Table of Contents
ISRN Family Medicine
Volume 2013, Article ID 798347, 11 pages
Research Article

Constructing Taxonomies to Identify Distinctive Forms of Primary Healthcare Organizations

1Direction de santé publique de l’agence de la santé et des services sociaux de Montréal, 1301 Sherbrooke Est, Montréal, QC, Canada H2L 1M3
2Institut national de santé publique du Québec, QC, Canada
3Département d’administration de la santé et institut de recherche en santé publique de l’université de Montréal, QC, Canada
4Centre de recherche du centre hospitalier de l’université de Montréal, Montréal, QC, Canada
5Département de médecine familiale, université de Montréal, Montréal, QC, Canada
6Centre de recherche de l’hôpital Charles Lemoyne, Longueuil, QC, Canada
7Université de Sherbrooke, Sherbrooke, QC, Canada

Received 10 January 2013; Accepted 7 February 2013

Academic Editors: M. Menchetti and U. Rothe

Copyright © 2013 Roxane Borgès Da Silva et al. This is an open access article distributed under the Creative Commons Attribution License, which permits unrestricted use, distribution, and reproduction in any medium, provided the original work is properly cited.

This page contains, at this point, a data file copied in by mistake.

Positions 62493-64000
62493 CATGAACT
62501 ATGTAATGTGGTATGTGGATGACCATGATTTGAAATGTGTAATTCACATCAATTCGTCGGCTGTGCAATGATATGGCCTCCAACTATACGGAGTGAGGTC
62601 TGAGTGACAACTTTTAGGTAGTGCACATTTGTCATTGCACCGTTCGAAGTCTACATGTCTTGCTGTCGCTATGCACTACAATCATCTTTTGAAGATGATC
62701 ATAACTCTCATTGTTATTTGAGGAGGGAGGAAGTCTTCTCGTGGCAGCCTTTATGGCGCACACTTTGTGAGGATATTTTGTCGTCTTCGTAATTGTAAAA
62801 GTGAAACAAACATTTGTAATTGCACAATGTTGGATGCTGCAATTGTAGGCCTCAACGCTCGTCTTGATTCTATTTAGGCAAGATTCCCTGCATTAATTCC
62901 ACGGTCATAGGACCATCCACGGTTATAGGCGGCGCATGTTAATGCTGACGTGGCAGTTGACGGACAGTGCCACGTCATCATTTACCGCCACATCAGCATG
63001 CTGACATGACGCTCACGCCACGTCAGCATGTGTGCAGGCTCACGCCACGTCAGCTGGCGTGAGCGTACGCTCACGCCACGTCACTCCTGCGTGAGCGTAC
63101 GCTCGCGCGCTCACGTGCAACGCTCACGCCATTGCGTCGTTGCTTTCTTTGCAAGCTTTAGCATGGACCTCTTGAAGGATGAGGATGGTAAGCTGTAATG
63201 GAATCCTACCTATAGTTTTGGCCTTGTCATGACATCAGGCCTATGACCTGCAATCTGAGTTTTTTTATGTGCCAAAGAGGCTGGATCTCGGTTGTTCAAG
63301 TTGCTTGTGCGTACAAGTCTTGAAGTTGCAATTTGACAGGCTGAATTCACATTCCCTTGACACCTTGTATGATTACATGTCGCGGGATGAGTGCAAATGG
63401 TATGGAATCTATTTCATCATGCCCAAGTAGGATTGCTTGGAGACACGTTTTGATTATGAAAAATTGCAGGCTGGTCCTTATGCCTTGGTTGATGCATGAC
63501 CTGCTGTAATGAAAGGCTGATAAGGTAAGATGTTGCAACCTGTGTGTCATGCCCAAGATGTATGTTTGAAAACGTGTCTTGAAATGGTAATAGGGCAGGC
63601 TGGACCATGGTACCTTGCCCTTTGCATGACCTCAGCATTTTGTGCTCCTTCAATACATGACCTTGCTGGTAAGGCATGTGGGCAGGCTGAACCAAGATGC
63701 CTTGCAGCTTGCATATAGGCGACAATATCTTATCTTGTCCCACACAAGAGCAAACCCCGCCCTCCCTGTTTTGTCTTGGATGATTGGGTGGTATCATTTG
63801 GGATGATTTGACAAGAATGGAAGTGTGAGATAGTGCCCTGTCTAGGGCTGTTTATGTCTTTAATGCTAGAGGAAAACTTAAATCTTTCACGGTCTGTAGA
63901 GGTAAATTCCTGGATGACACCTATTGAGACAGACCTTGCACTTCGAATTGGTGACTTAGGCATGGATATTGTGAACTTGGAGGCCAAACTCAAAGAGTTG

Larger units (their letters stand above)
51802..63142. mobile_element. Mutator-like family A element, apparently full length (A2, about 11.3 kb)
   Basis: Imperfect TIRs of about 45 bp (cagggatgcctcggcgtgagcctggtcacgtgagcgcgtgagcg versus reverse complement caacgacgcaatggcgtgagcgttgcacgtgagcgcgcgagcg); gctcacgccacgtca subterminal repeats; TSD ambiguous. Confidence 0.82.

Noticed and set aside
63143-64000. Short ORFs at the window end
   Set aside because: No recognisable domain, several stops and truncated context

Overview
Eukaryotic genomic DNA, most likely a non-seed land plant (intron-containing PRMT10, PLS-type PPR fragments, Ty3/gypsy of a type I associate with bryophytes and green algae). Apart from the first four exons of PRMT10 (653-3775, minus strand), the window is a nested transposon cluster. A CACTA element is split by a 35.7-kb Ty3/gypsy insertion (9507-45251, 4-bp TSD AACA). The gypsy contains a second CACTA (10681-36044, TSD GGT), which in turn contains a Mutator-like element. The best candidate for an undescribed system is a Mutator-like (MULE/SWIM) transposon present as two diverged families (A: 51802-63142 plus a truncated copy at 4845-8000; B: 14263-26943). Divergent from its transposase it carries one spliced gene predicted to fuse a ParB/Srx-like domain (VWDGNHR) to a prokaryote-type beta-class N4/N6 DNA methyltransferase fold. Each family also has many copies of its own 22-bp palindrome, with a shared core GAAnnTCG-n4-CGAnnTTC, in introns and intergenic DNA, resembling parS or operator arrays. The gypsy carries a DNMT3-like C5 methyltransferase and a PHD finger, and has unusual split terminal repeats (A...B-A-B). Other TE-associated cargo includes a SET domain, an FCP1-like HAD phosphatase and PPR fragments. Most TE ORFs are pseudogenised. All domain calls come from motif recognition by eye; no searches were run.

Background. Primary healthcare (PHC) renewal gives rise to important challenges for policy makers, managers, and researchers in most countries. Evaluating new emerging forms of organizations is therefore of prime importance in assessing the impact of these policies. This paper presents a set of methods related to the configurational approach and an organizational taxonomy derived from our analysis. Methods. In 2005, we carried out a study on PHC in two health and social services regions of Quebec that included urban, suburban, and rural areas. An organizational survey was conducted in 473 PHC practices. We used multidimensional nonparametric statistical methods, namely, multiple correspondence and principal component analyses, and an ascending hierarchical classification method to construct a taxonomy of organizations. Results. PHC organizations were classified into five distinct models: four professional and one community. Study findings indicate that the professional integrated coordination and the community model have great potential for organizational development since they are closest to the ideal type promoted by current reforms. Conclusion. Results showed that the configurational approach is useful to assess complex phenomena such as the organization of PHC. The analysis highlights the most promising organizational models. Our study enhances our understanding of organizational change in health services organizations.